Like Kelley, Cady Noland was an inveterate snapper up of unconsidered trifles. In his article “Slackers” (Artforum, Nov. 1991), Jack Bankowsky recalls Noland’s Dirt Corral, 1984–85, as a harbinger of the abject-art implosion. The stated function of this floorbound arrangement of decorative furniture panels—the harvesting of dust—celebrated fissure over surface. And despite the nods to Marcel Duchamp and Robert Smithson (Rugoff characterized her work as “the product of lowgrade entropy”), Noland’s vision was far from either intellectually chilly or ecologically ambitious.
Noland’s contributions to “Just Pathetic” retained all the cheap squalor of their salvaged components, emphasizing inadequacy rather than attempting to disguise it. In Pedestal, 1985, she arranged a mat, a belt, and a deflated soccer ball to form a sculptural depiction of a potted plant. It looks like it took all of five minutes to make, from idea to realization. The corrosive Chicken in a Basket, 1989, introduces one of the artist’s favorite containers of meaning—and stuff—the shopping basket. Inside this one is a rubber chicken, a bungee cord, some beer cans, and, beneath the whole mess, a crumpled American flag. When Jasper Johns drained the color from Old Glory, it retained a glimmer of power; Noland’s devastatingly careless gesture dismisses even this vestige of possibility.
“Just Pathetic” was an irritant to viewers at the time in that it was openly framed as a no-win situation, a seemingly unassailable double bluff. Catherine Liu’s review (Artforum, Apr. 1992), after an introduction that might lead one to expect a positive response, lambastes Rugoff for an apparent desire to have his cake and eat it too (though her attack is aimed more at what she regards as inconsistencies in his catalogue essay than at the work, of which she grudgingly approves). “He tries to be shamelessly adolescent, voyeuristic, and cynical,” Liu writes, “but apparently he reads Freud as well as Peter Sloterdijk. He obviously wants to have it both ways: he wants to be bad and good at the same time, just as he would like to have the pathetic fail only to succeed.” Neither is Susan Kandel (Arts Magazine, Nov. 1990) entirely convinced by Rugoff ’s text, as she picks holes in his contention that this art is relatively free from historical precedent (a claim the curator bolstered with citations of Kurt Schwitters, Hans Bellmer, Piero Manzoni, Vito Acconci, and others) and suggests that he has missed or ignored its deadpan irony. That the curator’s all-too-credulous tone might be selfconscious and, furthermore, a necessary extension of the artists’ is a possibility that Kandel does not consider.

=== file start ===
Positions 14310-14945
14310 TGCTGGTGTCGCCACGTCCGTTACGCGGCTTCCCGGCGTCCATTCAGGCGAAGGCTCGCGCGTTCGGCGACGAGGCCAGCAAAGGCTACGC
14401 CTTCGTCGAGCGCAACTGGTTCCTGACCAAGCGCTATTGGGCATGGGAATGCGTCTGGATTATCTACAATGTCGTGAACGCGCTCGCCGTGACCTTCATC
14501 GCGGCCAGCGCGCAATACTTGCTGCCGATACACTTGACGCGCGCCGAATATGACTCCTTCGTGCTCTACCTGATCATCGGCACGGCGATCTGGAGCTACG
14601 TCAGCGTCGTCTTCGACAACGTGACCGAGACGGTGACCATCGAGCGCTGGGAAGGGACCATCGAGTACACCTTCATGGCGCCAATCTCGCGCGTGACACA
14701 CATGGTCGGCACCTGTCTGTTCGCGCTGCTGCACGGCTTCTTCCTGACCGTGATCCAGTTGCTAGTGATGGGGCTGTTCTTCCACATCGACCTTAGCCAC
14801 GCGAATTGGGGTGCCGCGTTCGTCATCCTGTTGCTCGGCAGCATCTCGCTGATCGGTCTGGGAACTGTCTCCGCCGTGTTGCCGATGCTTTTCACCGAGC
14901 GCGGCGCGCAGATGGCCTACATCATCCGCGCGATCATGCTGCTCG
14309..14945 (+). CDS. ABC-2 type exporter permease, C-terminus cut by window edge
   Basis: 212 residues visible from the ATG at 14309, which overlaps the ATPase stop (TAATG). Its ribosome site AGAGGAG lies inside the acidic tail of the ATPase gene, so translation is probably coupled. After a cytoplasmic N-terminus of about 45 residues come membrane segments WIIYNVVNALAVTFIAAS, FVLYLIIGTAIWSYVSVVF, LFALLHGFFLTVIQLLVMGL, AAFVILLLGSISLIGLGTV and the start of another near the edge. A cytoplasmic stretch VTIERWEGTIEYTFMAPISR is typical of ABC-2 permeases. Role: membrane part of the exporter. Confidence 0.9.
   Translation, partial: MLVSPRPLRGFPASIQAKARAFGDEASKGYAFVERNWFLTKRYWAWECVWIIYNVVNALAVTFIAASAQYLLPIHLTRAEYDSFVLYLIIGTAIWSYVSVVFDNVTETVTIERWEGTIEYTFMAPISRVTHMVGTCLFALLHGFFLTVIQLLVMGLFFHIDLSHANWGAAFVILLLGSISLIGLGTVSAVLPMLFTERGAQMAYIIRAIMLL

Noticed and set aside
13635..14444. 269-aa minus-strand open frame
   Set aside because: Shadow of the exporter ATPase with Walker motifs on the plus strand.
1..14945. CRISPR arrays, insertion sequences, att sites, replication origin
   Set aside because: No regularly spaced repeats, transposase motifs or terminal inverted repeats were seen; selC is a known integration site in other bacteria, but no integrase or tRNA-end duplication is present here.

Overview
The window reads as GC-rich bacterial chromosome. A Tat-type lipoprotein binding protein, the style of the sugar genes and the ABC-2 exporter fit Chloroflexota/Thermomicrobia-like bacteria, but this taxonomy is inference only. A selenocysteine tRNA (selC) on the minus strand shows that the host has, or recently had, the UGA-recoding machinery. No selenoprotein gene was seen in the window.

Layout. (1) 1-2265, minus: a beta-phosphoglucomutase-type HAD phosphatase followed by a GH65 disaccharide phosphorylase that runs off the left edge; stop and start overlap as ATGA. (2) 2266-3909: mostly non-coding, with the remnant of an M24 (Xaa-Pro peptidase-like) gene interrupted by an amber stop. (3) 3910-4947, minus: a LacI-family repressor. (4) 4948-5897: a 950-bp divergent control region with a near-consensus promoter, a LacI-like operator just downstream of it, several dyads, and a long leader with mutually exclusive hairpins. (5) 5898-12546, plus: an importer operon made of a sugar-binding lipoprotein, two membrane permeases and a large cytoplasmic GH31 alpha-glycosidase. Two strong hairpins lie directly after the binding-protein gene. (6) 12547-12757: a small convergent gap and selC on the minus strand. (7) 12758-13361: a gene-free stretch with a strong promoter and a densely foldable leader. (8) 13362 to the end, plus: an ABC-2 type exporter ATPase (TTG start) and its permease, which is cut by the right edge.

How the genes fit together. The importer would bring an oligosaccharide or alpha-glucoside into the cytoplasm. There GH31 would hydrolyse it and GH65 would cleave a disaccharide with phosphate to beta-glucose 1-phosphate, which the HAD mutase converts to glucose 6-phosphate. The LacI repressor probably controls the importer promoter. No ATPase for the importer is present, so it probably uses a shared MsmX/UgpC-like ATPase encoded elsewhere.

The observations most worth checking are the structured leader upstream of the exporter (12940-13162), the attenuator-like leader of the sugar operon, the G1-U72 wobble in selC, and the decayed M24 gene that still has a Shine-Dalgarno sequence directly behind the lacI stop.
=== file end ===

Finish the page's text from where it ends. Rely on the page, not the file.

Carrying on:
“Work in Progress? Work?” at Andrea Rose was ostensibly an exhibition about process, but in featuring projects by Kilimnik, Landers, and Laurie Parsons (as well as Liz Larner, Matthew McCaslin, and Linda Montano), it also functioned as a beginner’s guide to abjection. Most of the show’s run was devoted to its participants’ completion of a series of tasks that referenced—or actually constituted— the most humble of day jobs (including, in Parsons’s case, that of gallery assistant). This resulted in a focus on the mundane and the humiliating and ensured that what objects were left behind were banal and beat up. Landers “worked” at home, documenting his activity (or chronic lack thereof ) in the form of a series of unscripted videos. In these he discusses, at great length and often under the influence of alcohol, his numerous hang-ups and missed opportunities.
Landers also contributed a screenplay, Art, Life and God, which anticipated the release of his abject-art bible [sic] (1993).
“How can I tell you that I hate my own book?” writes Landers, in the poorly spelled, handwritten tirade that covers [sic]’s 454 pages. “It’s a stinking open wound that mercylessly exposes people whom I love and care about.” Nevertheless, Artforum saw fit to devote three articles in its April 1994 issue to the artist and his willfully half-baked conclusion, cited by critic Jan Avgikos: “I’m banal. We’re all banal, that’s the point right? Yup, I think that’s it.” Avgikos justifies her attentions by pointing out Landers’s superiority as an idiot, his masterful unreliability. A testament to this unique status, [sic] is not even true to its purportedly confessional mode. Like reality television (a decidedly abject entertainment), it plays fast and loose with the distinction between the staged and the accidental. Landers’s continual obsessing over the possibility of his “genious” ever being recognized (or, for that matter, achieved) surpasses even Warhol’s celebrated insecurity.
“Stuttering” revolved around a similar conceit, a self-doubt that precludes efficient